OpenAI's spot atop the generative AI heap may be coming to an end as Google officially introduced its most capable large language model to date on Wednesday, dubbed Gemini 1.0. It's the first of “a new generation of AI models, inspired by the way people understand and interact with the world,” CEO Sundar Pichai wrote in a Google blog post.
“Ever since programming AI for computer games as a teenager, and throughout my years as a neuroscience researcher trying to understand the workings of the brain, I’ve always believed that if we could build smarter machines, we could harness them to benefit humanity in incredible ways,” Pichai continued.
The result of extensive collaboration between Google’s DeepMind and Research divisions, Gemini has all the bells and whistles cutting-edge genAIs have to offer. "Its capabilities are state-of-the-art in nearly every domain," Pichai declared.
The system has been developed from the ground up as an integrated multimodal AI. Many foundational models can be essentially though of groups of smaller models all stacked in a trench coat, with each individual model trained to perform its specific function as a part of the larger whole. That’s all well and good for shallow functions like describing images but not so much for complex reasoning tasks.
Google, conversely, pre-trained and fine-tuned Gemini, “from the start on different modalities” allowing it to “seamlessly understand and reason about all kinds of inputs from the ground up, far better than existing multimodal models,” Pichai said. Being able to take in all these forms of data at once should help Gemini provide better responses on more challenging subjects, like physics.
Gemini can code as well. It’s reportedly proficient in popular programming languages including Python, Java, C++ and Go. Google has even leveraged a specialized version of Gemini to create AlphaCode 2, a successor to last year's competition-winning generativeAI. According to the company, AlphaCode 2 solved twice as many challenge questions as its predecessor did, which would put its performance above an estimated 85 percent of the previous competition’s participants.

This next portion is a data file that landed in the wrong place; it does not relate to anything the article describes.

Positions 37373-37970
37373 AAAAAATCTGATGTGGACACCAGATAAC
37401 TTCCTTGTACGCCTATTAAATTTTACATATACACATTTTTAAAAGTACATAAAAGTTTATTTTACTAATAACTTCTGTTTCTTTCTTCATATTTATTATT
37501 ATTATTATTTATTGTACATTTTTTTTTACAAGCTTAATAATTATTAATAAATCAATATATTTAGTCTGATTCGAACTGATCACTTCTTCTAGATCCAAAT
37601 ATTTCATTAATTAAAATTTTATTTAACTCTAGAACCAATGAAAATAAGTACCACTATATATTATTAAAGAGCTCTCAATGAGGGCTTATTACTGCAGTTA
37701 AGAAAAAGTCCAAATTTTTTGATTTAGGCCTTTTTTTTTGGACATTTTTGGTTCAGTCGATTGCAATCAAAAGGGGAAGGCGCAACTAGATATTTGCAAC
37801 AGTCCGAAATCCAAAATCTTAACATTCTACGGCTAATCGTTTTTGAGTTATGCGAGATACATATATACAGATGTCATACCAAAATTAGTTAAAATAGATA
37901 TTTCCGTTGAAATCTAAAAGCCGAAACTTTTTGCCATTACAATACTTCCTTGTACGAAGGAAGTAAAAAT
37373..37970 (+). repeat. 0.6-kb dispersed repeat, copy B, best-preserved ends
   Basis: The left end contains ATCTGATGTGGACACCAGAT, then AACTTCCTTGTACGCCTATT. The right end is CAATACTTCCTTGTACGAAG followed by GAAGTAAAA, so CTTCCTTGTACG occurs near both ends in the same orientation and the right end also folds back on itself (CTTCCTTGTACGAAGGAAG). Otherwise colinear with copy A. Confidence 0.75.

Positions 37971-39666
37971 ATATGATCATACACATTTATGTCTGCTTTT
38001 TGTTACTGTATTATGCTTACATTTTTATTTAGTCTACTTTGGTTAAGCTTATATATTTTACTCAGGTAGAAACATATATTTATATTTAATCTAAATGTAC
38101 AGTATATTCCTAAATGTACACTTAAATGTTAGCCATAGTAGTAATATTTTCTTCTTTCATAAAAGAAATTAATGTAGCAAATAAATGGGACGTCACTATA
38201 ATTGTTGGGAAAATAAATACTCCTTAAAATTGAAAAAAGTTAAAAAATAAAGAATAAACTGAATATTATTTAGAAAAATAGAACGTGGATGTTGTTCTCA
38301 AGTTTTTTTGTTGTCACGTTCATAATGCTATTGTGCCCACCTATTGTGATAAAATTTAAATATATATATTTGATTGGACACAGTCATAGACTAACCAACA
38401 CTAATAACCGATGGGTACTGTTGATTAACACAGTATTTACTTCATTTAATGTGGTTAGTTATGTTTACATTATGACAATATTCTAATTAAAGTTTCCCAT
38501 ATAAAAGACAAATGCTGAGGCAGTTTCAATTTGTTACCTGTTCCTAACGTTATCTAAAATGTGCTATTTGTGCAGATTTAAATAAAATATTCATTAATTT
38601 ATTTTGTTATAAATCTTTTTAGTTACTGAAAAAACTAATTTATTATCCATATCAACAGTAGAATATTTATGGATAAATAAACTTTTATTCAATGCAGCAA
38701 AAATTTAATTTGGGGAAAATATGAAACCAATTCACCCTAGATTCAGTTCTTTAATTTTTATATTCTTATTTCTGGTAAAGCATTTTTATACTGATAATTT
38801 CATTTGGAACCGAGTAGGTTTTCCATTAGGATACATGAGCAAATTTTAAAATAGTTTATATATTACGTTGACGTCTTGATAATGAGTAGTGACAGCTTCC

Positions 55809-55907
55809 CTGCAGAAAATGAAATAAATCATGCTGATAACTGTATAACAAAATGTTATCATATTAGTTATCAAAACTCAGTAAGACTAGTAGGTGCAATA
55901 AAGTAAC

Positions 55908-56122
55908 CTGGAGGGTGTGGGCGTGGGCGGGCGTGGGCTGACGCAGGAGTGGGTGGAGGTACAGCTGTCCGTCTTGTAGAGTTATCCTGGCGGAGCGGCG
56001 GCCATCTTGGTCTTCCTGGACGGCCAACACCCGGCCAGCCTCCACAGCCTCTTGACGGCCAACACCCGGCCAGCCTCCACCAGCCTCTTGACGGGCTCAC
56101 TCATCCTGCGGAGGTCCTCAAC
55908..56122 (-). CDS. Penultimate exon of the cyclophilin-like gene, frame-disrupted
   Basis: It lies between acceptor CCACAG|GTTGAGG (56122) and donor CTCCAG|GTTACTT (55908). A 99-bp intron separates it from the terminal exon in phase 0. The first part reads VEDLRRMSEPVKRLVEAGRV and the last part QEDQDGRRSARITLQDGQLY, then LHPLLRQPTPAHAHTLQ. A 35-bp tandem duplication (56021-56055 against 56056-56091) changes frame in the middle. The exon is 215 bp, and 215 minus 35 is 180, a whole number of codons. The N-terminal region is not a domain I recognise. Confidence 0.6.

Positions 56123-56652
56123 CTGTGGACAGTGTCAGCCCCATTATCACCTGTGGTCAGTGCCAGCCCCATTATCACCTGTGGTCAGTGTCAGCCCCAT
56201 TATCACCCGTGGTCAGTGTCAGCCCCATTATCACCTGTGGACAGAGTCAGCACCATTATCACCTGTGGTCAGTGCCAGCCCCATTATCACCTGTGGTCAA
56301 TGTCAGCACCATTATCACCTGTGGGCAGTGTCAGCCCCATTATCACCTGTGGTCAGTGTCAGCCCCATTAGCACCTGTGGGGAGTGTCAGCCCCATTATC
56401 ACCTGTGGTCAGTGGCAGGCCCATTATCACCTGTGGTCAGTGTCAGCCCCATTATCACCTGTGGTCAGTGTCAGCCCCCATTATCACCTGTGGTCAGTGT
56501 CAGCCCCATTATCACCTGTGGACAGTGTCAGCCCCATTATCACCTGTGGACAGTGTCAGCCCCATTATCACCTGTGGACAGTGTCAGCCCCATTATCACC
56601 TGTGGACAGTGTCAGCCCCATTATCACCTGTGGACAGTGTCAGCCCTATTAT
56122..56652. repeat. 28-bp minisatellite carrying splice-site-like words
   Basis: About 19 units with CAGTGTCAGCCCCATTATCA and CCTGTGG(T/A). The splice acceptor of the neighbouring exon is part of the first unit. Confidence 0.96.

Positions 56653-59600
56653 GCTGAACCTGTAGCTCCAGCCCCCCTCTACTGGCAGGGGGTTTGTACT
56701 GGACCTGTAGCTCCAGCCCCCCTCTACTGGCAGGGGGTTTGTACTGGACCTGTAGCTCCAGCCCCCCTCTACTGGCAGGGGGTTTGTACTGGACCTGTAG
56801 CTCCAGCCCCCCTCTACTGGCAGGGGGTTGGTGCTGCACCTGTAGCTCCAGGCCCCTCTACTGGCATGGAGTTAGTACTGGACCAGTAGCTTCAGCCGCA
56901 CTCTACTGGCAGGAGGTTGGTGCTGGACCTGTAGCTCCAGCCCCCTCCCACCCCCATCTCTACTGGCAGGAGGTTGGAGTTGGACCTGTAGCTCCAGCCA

While Google did not immediately share the number of parameters that Gemini can utilize, the company did tout the model’s operational flexibility and ability to work in form factors from large data centers to local mobile devices. To accomplish this transformational feat, Gemini is being made available in three sizes: Nano, Pro and Ultra.
Nano, unsurprisingly, is the smallest of the trio and designed primarily for on-device tasks. Pro is the next step up, a more versatile offering than Nano, and will soon be getting integrated into many of Google’s existing products, including Bard.
Starting Wednesday, Bard will begin using a especially-tuned version of Pro that Google promises will offer “more advanced reasoning, planning, understanding and more.” The improved Bard chatbot will be available in the same 170 countries and territories that regular Bard currently is, and the company reportedly plans to expand the new version's availability as we move through 2024. Next year, with the arrival of Gemini Ultra, Google will also introduce Bard Advanced, an even beefier AI with added features.
Pro’s capabilities will also be accessible via API calls through Google AI Studio or Google Cloud Vertex AI. Search (specifically SGE), Ads, Chrome and Duet AI will also see Gemini functionality integrated into their features in the coming months.
Gemini Ultra won’t be available until at least 2024, as it reportedly requires additional red-team testing before being cleared for release to “select customers, developers, partners and safety and responsibility experts” for testing and feedback.” But when it does arrive, Ultra promises to be an incredibly powerful for further AI development.